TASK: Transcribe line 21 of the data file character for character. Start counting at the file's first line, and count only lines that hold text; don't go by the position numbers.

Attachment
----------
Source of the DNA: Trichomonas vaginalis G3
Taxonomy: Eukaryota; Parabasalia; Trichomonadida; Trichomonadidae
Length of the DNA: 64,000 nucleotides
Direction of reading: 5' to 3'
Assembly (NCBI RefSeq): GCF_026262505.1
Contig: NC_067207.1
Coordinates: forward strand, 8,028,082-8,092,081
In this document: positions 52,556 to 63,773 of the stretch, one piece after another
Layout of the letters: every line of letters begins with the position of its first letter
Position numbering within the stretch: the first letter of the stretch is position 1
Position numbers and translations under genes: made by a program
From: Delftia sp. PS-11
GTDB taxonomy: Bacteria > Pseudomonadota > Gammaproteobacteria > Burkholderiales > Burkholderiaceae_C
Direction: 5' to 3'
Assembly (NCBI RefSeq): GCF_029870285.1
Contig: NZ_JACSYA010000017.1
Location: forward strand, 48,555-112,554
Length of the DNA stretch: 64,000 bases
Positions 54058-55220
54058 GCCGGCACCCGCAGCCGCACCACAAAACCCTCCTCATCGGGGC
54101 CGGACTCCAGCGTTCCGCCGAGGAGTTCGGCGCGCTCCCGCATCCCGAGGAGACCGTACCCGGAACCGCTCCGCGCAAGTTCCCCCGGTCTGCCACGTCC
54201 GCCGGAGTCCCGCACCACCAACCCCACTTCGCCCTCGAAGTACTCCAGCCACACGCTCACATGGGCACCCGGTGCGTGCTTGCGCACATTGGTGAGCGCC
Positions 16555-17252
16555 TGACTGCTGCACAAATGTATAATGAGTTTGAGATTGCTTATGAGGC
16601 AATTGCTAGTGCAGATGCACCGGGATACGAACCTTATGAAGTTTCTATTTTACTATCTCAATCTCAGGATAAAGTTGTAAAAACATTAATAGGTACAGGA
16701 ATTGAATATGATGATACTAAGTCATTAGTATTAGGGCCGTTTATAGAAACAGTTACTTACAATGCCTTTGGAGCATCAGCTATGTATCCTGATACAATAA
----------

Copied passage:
54101 CGGACTCCAGCGTTCCGCCGAGGAGTTCGGCGCGCTCCCGCATCCCGAGGAGACCGTACCCGGAACCGCTCCGCGCAAGTTCCCCCGGTCTGCCACGTCC